RoHS vs. Lead Free Assembly

It is easy to mis-interpret the relationship between RoHS and Lead Free Assembly. Lead Free Assembly has been around for decades in limited applications. RoHS came about when the European Union passed a directive known as WEEE. WEEE or Waste of Electrical and Electronic Equipment (2002/96/EWG) regulates the end of life disposal and recycling of electrical waste. The legislation states that producers are responsible for waste and financing its collection. Users from private households should be allowed to recycle products free of charge. To reduce recycling costs the restricted or banned materials, manufacturers are striving to remove these substances from their product. This is where RoHS comes in.

RoHS or Restriction of Hazardous Substances (2002/95/EWG) prohibits the use of the following substances:

  • Cadmium                                                            CAS# 7440-43-9      Set Limit:  100 ppm
  • Hexa-valent Chromium                                      CAS#: 18540-29-9    Set Limit: 1000 ppm
  • Lead                                                                    CAS#: 7439-92-1      Set Limit: 1000 ppm
  • Mercury                                                               CAS#: 7439-97-6      Set Limit: 1000 ppm
  • Polybrominated Biphenyls (PBB)                           CAS#: 13654-09-6    Set Limit: 1000 ppm
  • Polybrominated Biphenylethers (PBBE or PBDE)    CAS#: 32534-81-9    Set Limit: 1000 ppm

It is unrealistic to expect that these compounds can be completely removed from electronic equipment. Some the the substances are naturally occuring elements. Trace amounts of Lead may be found in tin ore. Reference: http://bulk.resource.org/gpo.gov/register/1996/1996_4817.pdf for more information. The dirty little secret in the printed circuit board industry is that trace amounts (very little) of Lead is commonly used as a stabelizing agent in both electroplated copper and Electroless Nickel and Immersion Gold processes. The amount is soo small that it only shows up as a few ppm on the finished printed circuit board. You shall even find trace amounts in Immersion Tin. Pure lead free samples are very expensive and may typically be found only in a laboratory. The point is that we can never have commercial grade lead free products that are 100% lead free. Hence the set limits and not a complete prohibition.

RoHS was originally implemented on July 1, 2006. DecaBDE and Octa-BDE were added to the list of restrictions in 2008. This legislation effects commercial applications of electronic equipment. Medical and military products have been granted a waiver till 2010. Medical and military components are life and death applications. With a eutectic solder joint consisting of Tin(63%)/Lead(37%) we know what happens to the solder joint. The copper tin inter-metallic bond grows and strengthens over time after soldering. We have decades of information supporting this fact. With Lead Free Solders we just don’t know what happens over time. We don’t have the data gathered over time to know what happens. The industry has been used as a giant crucible to work out the bugs in the manufacturing and assembly process. The jury is still out on the reliability of lead free solder joints over time.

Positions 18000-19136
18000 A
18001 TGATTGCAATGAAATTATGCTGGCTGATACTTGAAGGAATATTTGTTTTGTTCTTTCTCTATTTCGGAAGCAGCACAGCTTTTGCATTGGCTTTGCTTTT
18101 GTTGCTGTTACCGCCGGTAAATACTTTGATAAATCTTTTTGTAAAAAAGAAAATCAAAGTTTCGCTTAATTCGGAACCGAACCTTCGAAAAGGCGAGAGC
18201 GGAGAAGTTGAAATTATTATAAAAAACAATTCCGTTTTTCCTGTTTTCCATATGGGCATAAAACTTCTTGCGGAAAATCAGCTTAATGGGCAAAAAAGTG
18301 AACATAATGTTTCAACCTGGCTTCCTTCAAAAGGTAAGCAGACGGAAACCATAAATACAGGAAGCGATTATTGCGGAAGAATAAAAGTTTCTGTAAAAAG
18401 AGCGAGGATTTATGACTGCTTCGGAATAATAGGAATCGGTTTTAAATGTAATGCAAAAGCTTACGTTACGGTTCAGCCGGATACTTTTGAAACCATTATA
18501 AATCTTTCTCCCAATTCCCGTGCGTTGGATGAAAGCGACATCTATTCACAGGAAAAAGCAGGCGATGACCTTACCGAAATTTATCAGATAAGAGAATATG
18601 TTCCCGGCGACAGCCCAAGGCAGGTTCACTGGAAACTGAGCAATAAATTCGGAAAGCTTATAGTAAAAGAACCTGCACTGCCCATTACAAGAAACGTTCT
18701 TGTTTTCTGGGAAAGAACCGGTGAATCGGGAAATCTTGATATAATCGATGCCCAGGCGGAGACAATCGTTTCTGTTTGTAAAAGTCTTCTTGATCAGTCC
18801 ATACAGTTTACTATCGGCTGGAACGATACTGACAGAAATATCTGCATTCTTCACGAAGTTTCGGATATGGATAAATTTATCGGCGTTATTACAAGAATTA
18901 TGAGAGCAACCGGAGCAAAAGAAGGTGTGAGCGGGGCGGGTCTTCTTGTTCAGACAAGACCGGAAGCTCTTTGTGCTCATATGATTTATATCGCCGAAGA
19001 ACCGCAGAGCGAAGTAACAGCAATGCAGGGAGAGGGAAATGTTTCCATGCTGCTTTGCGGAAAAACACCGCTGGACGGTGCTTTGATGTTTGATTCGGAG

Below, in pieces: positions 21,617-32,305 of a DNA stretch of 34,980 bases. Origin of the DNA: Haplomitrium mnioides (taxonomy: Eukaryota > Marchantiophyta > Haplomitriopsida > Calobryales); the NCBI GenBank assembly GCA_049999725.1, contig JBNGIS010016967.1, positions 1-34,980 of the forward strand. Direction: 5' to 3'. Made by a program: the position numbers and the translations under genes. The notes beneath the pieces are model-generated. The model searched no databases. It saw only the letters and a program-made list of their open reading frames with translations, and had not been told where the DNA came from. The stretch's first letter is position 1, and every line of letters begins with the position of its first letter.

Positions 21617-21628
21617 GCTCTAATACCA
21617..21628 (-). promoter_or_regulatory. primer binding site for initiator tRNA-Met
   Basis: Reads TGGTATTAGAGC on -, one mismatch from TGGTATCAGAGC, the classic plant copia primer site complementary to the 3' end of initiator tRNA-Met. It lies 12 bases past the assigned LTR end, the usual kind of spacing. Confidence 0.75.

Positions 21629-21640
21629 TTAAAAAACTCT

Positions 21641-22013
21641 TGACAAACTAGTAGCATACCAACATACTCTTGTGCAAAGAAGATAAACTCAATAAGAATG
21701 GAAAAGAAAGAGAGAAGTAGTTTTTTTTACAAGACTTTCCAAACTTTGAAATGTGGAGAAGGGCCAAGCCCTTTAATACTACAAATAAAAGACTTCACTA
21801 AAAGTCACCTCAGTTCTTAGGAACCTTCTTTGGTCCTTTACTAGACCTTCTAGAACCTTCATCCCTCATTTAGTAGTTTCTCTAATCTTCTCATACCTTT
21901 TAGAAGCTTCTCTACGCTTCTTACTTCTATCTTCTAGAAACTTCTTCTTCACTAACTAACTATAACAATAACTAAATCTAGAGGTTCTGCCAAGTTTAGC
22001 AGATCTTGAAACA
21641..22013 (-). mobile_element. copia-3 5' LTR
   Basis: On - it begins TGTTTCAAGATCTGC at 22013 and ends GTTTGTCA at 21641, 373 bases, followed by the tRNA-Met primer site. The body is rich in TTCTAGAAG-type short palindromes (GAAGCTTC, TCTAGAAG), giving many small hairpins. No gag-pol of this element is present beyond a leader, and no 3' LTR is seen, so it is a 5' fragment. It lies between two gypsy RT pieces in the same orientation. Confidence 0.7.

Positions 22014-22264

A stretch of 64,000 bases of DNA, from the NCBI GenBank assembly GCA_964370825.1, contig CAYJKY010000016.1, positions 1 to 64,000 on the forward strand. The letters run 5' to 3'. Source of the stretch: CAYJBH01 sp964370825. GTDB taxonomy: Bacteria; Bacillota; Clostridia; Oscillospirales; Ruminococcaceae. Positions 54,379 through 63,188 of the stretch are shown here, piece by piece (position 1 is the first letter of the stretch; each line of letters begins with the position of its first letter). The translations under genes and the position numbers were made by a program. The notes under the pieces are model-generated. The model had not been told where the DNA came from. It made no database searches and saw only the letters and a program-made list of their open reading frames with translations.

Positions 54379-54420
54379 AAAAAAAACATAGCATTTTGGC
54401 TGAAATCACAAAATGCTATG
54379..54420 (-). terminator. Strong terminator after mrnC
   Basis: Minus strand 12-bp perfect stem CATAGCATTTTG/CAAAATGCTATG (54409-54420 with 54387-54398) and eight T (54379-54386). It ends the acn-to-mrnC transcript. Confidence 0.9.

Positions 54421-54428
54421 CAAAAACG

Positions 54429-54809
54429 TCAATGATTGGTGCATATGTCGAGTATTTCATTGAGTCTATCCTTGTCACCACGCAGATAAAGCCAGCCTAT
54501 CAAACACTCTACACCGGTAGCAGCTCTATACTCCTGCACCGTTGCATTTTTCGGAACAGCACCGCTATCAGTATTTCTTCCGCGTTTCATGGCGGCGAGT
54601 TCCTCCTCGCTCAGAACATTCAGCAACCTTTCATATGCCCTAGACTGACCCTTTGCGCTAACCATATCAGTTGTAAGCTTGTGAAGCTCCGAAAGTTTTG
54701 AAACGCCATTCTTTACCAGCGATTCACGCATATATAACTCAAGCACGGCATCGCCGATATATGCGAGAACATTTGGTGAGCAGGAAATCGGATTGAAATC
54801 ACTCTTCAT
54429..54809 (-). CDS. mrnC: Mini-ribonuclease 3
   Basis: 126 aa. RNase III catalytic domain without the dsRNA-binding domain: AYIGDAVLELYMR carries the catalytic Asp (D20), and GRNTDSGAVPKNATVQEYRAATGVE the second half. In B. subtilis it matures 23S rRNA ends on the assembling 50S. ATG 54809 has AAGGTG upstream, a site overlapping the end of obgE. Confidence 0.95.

NOW TO THE POINT OF THIS POST!

Lead Free Assembly has become common place as a result of RoHS. Some designers believe that if they specify RoHS compliance on a print that they shall automatically receive boards that are Lead Free Soldering compliant. This is a mistake. RoHS only sets limits on lead in a sample. Any printed circuit board can be RoHS compliant provided the final finish is changed from eutectic tin/lead solder to a lead free solderable finish such as ENIG or Immersion Silver. Changing to a lead free finish does not mean that the pcb can survive a high temperature lead free soldering process. RoHSimplies but does not require Lead Free Soldering. For example, press fit assembly techniques require no soldering.

A printed circuit manufacturer shall build the part only as specified. If laminate material that is compliant with high temperature soldering is not specified on the fabrication drawing, don’t expect the design to be built on it. In this cut throat age of low pricing for printed circuit boards, a manufacturer shall only quote, build and ship pcbs as specified. I know many designers that have lost their jobs for making this mistake. They only specified RoHS compliance on the fabrication drawing. The pcbs were build on standard FR4 that were not lead free soldering compliant. The pcbs were RoHS compliant and met all print requirements. The pcbs were assembled through a lead free soldering process. The pcbs either delaminated at assembly or failed in the field months later. The financial loss was typically in the five figure range. Can your job survive a five figure loss?

There are some designers that knowingly specify standard FR4 for lead free soldering applications. These are typically simple single and double sided designs. The designers that I am associated with work for companies that have invested the time and effort to prove out what they can and can’t do. Their design and assembly process have been tested and verified to have acceptable yields. On their more complex designs they specify lead free soldering compliant laminate. The compliant materials are much more expensive. They build so many parts that if they can save a dollar here and there it turns into more profits for their company. Their companies have made the up front investment to gain cost savings later.

For more information on how to specify lead free assembly compliant laminates please see my post located at http://www.pcbdesignschool.com/2009/01/05/sample-fabrication-drawing-notes/

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